29. Just Rye Harbor: An Appreciation and History

by Thomas and Rosemary Clarie; edited by Peter E. Randall

Just Rye Harbor, Portsmouth Marine Society

Although only 43 acres in size, Rye Harbor has a fascinating history and its story, in microcosm, might well be compared to much larger bodies of water.

Here are stories of dredging and jetties, of millers and lobstermen, and of industrious individuals who were willing to dig out the harbor to make room for coastal vessels. The harvesting of Irish moss was a early harbor business and its first building became Saunders restaurant.

For more than two hundred years, Rye Harbor has been a focal point of the community, first with its tide mills and later because of its hardy fishermen who have harvested from the sea lobsters, shrimp, cod, haddock, pollock, and tuna. Stories of ocean disasters, shipwrecks and storms, the 200-mile limit and fishing restrictions are testimony to the rugged individuals who have made their home port in Rye. Among those featured are several of Rye’s long time fishermen: Herbert Drake, Lloyd Hughes, John Widen, and Boies family.

Beginning in the twentieth century, the harbor’s fishermen began to share the waters and the shores with summer businesses and dwellings. Restaurants, seasonal homes, and dozens of pleasure boats accent the unique environment that is Rye Harbor. Many of the more than 100 photographs have never been published before.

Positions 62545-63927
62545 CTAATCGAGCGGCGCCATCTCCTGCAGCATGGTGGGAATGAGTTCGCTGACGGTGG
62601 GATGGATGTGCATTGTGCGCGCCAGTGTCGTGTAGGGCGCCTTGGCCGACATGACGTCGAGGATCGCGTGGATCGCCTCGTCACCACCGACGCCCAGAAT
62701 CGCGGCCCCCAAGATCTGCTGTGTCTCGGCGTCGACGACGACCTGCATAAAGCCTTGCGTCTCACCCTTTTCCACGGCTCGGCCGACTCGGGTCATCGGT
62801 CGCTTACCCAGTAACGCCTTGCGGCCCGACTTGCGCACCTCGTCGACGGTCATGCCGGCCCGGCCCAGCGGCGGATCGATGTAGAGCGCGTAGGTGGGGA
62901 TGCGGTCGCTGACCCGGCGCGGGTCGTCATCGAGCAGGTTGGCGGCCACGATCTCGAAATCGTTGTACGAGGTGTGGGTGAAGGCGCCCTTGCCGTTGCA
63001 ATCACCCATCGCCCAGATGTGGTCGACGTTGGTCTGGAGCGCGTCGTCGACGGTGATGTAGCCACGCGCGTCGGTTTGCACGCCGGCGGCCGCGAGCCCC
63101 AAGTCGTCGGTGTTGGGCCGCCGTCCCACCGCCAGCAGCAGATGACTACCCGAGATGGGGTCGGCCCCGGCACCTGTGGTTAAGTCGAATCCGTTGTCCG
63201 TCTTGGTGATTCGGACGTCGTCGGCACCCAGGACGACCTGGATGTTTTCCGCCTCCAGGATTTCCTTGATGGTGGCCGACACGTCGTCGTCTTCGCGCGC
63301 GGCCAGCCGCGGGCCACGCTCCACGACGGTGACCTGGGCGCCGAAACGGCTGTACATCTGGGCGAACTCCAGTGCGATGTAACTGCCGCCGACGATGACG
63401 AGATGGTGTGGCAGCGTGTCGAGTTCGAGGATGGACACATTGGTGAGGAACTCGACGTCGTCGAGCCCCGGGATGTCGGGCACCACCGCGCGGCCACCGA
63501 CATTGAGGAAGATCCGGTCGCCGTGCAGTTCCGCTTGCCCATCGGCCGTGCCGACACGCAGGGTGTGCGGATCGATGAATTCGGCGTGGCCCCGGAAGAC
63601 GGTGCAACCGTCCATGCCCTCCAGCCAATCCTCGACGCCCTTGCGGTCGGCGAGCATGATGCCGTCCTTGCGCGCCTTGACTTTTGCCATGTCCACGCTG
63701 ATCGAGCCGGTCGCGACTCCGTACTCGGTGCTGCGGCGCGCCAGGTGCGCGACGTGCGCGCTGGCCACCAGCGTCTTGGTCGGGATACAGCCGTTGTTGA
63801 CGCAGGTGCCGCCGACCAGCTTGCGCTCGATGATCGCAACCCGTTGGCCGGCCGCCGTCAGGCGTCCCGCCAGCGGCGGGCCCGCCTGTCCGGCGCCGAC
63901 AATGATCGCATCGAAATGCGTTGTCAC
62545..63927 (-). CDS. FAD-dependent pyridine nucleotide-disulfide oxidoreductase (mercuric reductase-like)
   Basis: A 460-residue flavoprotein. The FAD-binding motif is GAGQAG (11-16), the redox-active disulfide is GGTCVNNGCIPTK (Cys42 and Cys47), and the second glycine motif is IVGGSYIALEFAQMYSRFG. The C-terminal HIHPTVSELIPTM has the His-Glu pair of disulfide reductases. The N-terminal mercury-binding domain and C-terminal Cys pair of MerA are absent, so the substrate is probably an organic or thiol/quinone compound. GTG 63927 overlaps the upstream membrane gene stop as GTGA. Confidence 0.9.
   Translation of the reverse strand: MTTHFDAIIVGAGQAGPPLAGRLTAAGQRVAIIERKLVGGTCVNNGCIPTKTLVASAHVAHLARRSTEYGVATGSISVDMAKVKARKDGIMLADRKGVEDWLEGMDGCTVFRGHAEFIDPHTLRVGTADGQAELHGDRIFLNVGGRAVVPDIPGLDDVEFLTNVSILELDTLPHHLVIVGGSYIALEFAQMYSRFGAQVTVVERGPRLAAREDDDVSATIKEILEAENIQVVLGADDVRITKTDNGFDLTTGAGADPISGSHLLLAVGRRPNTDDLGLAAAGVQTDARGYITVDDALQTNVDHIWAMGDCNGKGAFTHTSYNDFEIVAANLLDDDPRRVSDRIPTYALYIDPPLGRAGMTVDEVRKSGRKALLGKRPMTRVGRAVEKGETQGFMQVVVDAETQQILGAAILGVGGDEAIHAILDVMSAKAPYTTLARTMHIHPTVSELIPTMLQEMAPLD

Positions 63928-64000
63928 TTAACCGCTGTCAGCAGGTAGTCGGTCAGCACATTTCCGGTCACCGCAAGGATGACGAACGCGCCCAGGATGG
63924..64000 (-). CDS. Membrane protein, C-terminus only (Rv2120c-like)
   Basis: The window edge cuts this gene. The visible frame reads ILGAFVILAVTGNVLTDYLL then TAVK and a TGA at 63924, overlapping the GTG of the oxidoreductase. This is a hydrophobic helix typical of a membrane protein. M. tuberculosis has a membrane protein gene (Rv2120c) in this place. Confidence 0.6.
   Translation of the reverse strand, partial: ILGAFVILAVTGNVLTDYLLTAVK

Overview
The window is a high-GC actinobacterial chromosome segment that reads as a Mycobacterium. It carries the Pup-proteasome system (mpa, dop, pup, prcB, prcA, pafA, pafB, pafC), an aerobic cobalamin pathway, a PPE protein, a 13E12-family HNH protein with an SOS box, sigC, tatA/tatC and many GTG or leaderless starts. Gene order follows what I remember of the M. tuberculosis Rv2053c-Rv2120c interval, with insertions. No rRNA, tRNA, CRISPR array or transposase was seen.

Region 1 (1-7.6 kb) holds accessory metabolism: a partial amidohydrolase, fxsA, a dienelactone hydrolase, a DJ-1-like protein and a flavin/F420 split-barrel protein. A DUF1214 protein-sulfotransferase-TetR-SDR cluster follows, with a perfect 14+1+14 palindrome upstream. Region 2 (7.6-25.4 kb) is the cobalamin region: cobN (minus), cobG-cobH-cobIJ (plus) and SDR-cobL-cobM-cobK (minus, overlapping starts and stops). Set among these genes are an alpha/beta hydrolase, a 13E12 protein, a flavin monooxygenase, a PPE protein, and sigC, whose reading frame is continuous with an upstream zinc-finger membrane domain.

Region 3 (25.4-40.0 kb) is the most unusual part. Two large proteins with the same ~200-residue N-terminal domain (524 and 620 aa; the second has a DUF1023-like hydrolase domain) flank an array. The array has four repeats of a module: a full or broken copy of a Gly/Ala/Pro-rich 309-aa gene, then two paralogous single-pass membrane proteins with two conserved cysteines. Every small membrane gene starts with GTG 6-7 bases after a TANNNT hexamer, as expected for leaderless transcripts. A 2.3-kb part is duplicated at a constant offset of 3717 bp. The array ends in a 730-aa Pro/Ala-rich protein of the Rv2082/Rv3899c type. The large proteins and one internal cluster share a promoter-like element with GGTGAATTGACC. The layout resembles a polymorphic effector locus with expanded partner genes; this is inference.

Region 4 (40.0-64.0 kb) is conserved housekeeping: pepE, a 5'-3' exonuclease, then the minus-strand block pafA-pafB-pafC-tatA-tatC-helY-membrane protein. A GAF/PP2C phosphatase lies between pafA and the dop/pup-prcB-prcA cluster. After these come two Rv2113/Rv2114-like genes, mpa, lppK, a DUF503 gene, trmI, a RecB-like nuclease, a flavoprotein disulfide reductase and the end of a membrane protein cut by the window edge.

As the authors, Thomas and Rosemary Clarie write in their preface:

Our main purpose in writing this work is to preserve yellowed newspaper articles, handwritten notes, mentions in old or forgotten books, and pictures from personal photo albums inside the covers of one handy volume that looks at Rye Harbor with fresh, eager eyes from the twenty-first century. If information about a geographical location is not resurrected anew each generation, it risks becoming lost. The tales and incidents we recount should never be forgotten.

Studying the fishermen and lobstermen of Rye Harbor has given us new, intense insight into the concepts of courage and dedication. When we began what was to be a twenty-page book of fishing tips, we had a notion that the harbor had a very sparse history before the Army Corps of Engineering’s dredging in 1962. But as we looked at a map of 1851, and heard of cannon, shipwrecks, periscopes, sea moss, and old houses built well, we came to realize the reverse is true: Rye Harbor has a long, rich and vibrant history that its silent shores can choose not to tell. The old stories often speak only to a friend, a kindred spirit who devotedly spends time growing to love and respect this place on earth.

7×10, Hardcover, 280 pages, 100+ B&W photographs, 2005. ISBN: 0-915819-35-x $30.00

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